lunes, 24 de septiembre de 2012
Anglo-Saxon Britain by Grant Allen
Anglo-Saxon Britain by Grant Allen is a book that now comes free via Amazon Kindle, so there is absolutely no excuse for not reading it, especially when such editions can be downloaded to and read from an ordinary personal computer, at zero cost and complete convenience. This is not an advertisement, except, of course, for the book.
Anglo-Saxon Britain ought to compulsory reading for all narrow-minded nationalists, Little Englanders, British national types, English leaguers and any other set of racial purity head-bangers, plus absolutely anyone who might even suggest that isolationism is either beneficial for or a natural state of the English. Anglo-Saxon Britain is not a new book, and hence does not cover any aspects of ethnology that have been developed since the arrival of DNA analysis. Anglo-Saxon Britain is thus an old-fashioned review and analysis of available historical documents and sources. But, in a succinct and wonderfully readable form, it succeeds in summarising the issue’s complexity and communicating a beautifully rounded picture of a thoroughly complicated reality.
The English - and their Saxon and Jutish cousins – were, of course, invaders, originating in what we now call Germany, Denmark and Holland. What they brought to a Romanised, at least in part already Christian and largely unified land was barbarism, paganism and continual warfare. What they also brought with them – or at least the Angels did – was their language, a form of low German with gendered nouns that had case endings and verbs that declined into multiple forms But the general structure of that language endured, endured as its complexities of form gradually disappeared whilst its complexity of potential nuance grew. Its vocabulary welcomed successive waves of foreign invaders and its aesthetic adopted the more civilised ways of other foreigners from southern Europe.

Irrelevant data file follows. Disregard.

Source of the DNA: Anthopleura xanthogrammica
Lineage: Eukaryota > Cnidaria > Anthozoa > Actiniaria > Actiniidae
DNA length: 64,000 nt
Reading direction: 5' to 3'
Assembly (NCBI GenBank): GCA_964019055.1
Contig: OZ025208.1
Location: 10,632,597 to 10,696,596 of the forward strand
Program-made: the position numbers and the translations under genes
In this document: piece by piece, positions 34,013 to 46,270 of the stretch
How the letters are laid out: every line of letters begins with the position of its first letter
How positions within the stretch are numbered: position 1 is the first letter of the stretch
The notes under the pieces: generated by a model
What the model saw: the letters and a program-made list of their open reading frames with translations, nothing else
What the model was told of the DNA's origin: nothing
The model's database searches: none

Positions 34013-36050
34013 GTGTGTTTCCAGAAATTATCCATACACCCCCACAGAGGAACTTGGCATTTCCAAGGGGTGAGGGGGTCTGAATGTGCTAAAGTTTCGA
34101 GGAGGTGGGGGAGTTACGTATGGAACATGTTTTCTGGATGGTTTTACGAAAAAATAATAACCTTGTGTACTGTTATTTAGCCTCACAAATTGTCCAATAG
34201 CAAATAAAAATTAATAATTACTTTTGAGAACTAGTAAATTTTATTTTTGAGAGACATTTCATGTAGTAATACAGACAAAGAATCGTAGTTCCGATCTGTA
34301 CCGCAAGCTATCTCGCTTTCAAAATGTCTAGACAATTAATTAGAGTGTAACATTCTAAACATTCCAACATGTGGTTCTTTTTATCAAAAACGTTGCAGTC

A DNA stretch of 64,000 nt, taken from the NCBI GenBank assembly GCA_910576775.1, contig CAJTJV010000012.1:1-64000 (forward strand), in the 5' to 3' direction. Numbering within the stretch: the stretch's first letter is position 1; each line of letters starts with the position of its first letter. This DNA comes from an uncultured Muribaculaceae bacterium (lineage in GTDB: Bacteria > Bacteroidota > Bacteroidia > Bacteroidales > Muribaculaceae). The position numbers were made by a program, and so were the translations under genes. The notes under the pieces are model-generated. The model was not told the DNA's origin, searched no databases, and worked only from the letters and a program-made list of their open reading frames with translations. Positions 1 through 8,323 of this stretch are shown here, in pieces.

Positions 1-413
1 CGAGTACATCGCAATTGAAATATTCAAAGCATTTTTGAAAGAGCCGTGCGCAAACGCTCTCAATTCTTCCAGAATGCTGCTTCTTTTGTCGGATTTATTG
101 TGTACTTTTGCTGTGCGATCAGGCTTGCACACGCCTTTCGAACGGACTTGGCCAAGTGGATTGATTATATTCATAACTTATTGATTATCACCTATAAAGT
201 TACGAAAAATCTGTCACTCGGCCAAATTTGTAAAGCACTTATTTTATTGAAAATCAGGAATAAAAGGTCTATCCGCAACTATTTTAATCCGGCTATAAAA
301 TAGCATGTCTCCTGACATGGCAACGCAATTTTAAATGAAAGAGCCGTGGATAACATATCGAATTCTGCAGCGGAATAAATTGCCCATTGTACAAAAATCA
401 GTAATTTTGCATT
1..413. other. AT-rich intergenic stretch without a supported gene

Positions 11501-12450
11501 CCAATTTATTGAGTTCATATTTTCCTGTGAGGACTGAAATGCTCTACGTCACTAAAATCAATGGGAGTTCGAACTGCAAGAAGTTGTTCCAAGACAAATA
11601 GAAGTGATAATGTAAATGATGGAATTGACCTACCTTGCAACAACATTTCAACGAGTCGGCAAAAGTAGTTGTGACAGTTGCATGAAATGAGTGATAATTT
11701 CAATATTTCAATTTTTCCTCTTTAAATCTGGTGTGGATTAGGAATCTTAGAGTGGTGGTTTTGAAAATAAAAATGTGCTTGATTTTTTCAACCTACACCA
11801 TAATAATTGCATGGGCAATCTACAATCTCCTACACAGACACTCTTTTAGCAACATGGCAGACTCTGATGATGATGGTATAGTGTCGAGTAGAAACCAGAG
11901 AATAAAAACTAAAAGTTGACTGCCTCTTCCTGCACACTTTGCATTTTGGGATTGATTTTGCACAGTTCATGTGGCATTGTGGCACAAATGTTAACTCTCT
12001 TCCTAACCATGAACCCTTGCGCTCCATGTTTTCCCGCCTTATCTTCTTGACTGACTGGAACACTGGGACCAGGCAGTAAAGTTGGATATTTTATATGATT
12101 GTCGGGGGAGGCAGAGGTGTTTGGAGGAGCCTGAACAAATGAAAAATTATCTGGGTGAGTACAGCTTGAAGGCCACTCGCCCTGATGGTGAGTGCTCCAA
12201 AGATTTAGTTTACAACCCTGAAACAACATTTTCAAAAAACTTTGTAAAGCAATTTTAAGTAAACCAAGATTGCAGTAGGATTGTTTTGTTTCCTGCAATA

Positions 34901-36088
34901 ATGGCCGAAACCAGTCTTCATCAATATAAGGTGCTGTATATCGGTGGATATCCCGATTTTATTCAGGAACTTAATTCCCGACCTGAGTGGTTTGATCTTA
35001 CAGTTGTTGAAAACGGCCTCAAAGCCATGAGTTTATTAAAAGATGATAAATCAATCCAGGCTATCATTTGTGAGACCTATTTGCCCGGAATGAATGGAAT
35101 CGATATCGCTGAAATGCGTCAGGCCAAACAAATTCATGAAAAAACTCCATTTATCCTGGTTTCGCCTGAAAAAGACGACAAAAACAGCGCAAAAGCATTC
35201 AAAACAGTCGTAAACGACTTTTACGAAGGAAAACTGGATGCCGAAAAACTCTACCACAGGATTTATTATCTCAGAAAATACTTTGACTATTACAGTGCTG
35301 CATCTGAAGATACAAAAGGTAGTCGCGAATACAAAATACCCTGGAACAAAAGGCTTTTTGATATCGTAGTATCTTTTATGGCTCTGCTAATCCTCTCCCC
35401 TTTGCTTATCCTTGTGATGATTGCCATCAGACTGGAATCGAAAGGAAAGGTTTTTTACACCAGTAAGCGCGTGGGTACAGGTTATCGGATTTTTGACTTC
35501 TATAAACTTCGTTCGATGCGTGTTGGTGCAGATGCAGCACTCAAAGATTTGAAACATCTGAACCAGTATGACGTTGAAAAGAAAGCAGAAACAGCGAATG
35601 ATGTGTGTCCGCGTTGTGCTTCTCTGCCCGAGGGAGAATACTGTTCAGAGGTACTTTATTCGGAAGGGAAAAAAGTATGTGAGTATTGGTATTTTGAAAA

The Danes also deserve a mention, of course, since they ruled most of what we now call England for much of the Anglo-Saxon period. And the Welsh and Celts, indigenous people, but only in a relative sense, were not only subjugated but contributed in their own way to the wholly complicated and, frankly mixed up, gene pool through inter-marriage. The point is made repeatedly that perhaps the most English – as far as the original form and sound of the language is concerned – is still spoken by the Lothians of modern-day Scotland, since the Angel settlers there were the least affected by subsequent waves of invasion.
What we do know about the English – very little, it has to be said, since they wrote down almost nothing about themselves – is that they rarely cooperated, except at the tribal or clan level, constantly bickered and argued, regularly fought one another and spent very little time on more civilised pursuits. At least some things have endured.
Anglo-Saxon Britain by Grant Allen does not trade any myths. It presents a learned, well researched and referenced account of the politics, the conflicts, the culture and language of the early English. It reminds us that the last English person to occupy the English throne was Harold in 1066 and he succumbed to an immigrant from continental Europe who moved in and made the place his own, perhaps improving it along the way. The book is superbly entertaining as well as informative, erudite and learned, but also lean, stimulating and succinct. Its sections on the language, alone, render it essential reading for anyone who is the least bit interested in English or the English.